The pro-choice side was obviously going to protest it given that their stance is that abortion should not be illegal. On the pro-life side their position was a bit mystifying. For the sake of being honest, Trump’s position is correct–if something is against the law then the person who breaks the law ought to be punished. If they want abortion to be illegal then the person who gets one has broken the law. QED, they should be punished. It’s a simple tautology, so why the outcry? That’s what confuses me.

The president of March for Life said that his comment was “completely out of touch with the pro-life movement…Being pro-life means wanting what is best for the mother and the baby. Women who choose abortion often do so in desperation and then deeply regret such a decision.” (from their website)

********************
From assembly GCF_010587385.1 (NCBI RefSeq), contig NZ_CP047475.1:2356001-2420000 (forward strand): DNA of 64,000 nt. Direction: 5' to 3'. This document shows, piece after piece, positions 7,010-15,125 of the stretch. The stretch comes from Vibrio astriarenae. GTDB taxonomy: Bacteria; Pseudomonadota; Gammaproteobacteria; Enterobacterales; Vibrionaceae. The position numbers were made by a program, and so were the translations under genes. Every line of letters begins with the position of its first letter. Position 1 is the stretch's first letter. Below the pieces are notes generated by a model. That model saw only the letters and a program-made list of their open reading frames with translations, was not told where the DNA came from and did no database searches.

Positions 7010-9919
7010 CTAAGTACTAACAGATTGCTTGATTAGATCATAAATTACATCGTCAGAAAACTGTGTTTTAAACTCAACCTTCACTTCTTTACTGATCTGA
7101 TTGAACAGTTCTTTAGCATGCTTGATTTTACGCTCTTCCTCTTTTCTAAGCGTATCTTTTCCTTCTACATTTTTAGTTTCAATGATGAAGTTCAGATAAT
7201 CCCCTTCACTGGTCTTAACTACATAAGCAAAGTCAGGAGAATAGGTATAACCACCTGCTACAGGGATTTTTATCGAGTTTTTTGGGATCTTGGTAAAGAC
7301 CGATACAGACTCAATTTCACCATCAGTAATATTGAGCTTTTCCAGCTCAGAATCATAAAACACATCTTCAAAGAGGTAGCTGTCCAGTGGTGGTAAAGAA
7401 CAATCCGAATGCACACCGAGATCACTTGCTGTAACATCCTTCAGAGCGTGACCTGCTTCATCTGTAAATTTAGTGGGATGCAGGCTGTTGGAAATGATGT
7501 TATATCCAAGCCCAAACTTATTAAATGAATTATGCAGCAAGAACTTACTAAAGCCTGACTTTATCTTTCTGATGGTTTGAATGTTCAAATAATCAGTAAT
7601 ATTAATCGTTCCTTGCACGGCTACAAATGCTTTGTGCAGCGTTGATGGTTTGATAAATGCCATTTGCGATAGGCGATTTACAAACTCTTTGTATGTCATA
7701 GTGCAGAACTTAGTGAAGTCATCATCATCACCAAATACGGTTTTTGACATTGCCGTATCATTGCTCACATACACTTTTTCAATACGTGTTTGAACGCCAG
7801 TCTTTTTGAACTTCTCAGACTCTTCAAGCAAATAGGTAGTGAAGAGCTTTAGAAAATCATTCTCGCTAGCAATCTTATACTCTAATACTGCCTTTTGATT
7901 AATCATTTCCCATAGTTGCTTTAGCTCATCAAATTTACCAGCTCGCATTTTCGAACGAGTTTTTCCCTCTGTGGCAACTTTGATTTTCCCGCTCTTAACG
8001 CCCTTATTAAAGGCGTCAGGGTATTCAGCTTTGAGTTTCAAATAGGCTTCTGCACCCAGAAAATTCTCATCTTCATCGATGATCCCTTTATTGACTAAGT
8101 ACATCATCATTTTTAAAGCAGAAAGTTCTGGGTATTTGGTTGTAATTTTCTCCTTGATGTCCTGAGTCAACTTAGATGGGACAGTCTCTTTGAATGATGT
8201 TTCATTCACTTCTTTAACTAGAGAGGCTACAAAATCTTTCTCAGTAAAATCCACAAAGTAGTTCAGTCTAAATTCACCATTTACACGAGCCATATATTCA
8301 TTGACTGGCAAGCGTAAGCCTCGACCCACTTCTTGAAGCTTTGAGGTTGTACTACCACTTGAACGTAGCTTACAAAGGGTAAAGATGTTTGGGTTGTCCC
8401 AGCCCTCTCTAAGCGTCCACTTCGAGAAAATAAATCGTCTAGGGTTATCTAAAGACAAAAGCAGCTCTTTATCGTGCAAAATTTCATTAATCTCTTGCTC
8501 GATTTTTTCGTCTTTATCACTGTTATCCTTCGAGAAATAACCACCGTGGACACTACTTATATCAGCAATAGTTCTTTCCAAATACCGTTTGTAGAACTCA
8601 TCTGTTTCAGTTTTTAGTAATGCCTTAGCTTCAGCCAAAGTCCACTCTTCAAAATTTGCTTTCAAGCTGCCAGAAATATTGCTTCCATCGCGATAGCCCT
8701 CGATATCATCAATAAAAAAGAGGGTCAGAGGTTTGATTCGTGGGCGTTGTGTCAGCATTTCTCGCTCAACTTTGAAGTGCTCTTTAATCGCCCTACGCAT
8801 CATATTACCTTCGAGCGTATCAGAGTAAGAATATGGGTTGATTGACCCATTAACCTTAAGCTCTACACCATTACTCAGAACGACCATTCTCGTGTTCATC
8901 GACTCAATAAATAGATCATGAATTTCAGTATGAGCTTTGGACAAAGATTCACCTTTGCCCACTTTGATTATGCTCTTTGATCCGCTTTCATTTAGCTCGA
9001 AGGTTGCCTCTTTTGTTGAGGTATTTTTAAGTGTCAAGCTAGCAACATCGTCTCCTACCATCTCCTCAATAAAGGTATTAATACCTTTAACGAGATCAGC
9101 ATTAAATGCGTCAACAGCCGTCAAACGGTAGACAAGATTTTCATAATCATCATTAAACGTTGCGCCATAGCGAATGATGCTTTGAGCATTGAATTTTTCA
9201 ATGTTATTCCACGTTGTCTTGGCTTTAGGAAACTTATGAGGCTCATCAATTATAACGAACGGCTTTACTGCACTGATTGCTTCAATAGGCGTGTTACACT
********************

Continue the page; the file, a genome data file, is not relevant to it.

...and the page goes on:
In order to have this serious conversation we have to set aside the latter part of her comment. The first being that women typically regret terminating their pregnancies, that’s not factual. We are also going to have to set aside when the zygote becomes a person. While an interesting question and an important part of the abortion debate it’s not relevant to this discussion. Also the reason the procedure is procured is not relevant for this discussion except as a mitigating factor for the punishment recommended. However, in an effort to try and stick to the topic I’ll leave that out as well(although we’ll come back to that very briefly at the end). Also out is any form of birth control argument as well as what to do with babies who are born to families that clearly can’t afford them. None of these matter because I want to stick to the topic of whether or not the pro-life crowd has any standing in condemning Trump’s comment.